(Beyond Pesticides, November 5, 2007) Forty-four organizations signed on to a letter to the National Organic Standards Board (NOSB) on October 26, asking the board to protect organic aquaculture standards by prohibiting the USDA’s organic label from being placed on fish raised in open net pens or fed wild fish. Six months ago, the NOSB voted overwhelmingly to temporarily ban the labeling of any fish raised under these circumstances as organic until comments from industry and the organic community on the issue could be heard. During this time, the Aquaculture Working Group issued an Interim Report, which proposes conditions under which wild fishmeal and oil could be used as feed ingredients and open net pen fish farming would be allowed in organic aquaculture. In response to the report’s suggestions, the co-signing organizations conclude that while the farming of herbivorous finfish may be conducted within organic regulations, farming carnivorous finfish (including salmon) in open net cage systems is an inherently flawed farming practice, incompatible with organic principles. “Raising fish in this manner directly contradicts USDA Organic regulations; putting a USDA Organic label on these fish is like trying to force a round peg into a square hole,” said Center for Food Safety Legal Director Joseph Mendelson. The NOSB will meet in late November to decide whether fish farmed under these conditions can be certified as organic.The body of the letter reads:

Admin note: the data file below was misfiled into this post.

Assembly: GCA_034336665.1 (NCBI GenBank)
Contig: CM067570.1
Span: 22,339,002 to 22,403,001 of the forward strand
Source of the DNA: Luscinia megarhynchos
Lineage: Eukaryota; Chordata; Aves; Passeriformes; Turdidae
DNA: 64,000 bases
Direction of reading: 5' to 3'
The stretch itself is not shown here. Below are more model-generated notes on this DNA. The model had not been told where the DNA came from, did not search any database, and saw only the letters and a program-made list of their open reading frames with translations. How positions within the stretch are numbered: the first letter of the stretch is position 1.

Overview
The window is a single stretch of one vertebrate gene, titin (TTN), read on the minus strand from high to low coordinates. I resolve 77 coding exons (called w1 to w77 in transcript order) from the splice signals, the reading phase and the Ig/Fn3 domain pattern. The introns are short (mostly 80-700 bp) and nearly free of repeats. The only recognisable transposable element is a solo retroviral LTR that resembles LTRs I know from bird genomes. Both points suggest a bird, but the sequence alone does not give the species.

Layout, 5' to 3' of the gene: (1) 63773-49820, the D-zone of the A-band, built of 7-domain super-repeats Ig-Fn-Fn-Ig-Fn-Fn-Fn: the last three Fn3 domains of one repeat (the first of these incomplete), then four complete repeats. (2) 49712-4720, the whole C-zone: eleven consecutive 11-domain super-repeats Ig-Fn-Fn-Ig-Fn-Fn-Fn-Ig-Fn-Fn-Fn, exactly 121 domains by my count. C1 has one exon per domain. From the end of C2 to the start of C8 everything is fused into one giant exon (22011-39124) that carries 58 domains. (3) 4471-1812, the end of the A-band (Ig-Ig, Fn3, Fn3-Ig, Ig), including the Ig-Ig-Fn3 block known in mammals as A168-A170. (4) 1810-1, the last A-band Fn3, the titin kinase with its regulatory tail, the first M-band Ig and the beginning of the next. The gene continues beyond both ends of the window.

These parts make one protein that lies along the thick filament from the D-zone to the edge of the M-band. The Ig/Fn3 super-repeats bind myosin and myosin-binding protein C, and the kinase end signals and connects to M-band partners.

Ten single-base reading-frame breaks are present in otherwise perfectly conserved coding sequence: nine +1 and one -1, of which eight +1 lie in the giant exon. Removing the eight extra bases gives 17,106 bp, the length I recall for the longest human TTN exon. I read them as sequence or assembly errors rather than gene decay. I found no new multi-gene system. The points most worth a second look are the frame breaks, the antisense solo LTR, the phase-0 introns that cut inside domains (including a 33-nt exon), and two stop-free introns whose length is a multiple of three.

In developing U.S. organic standards over the last sixteen-plus years, Congress, USDA, the NOSB, organic farmers and consumer and environmental advocates have all recognized that creating ecological balance and conserving biodiversity are guiding principles of organic systems. The undersigned groups concur that certain aquaculture practices — specifically the production of herbivorous finfish in closed systems — can be compatible with organic principles. And, we see significant potential for the USDA organic label to “reward” these seafood producers for ecologically sound production practices. However, as we have detailed in past individual submissions, we believe the farming of carnivorous finfish in open net pen systems inherently contradicts organic principles.
Since the most recent decision of the Livestock Committee to defer rulemaking about wild fishmeal and oil and open net pens until further input from industry and the organics community, the undersigned groups have re-evaluated these aquaculture practices to explore if there are any adaptations or improvements to current, carnivorous finfish farming practices that would make it compatible with organic principles.
Our review of the situation has led us to the same frustrating conclusion. Attempting to define organic standards for open net pens and wild fish as feed is like attempting to fit a square peg into a round hole — the principles and the practices are simply incompatible. The more we have tried to adapt open net pens to meet organic principles, the more obvious the inconsistencies have become.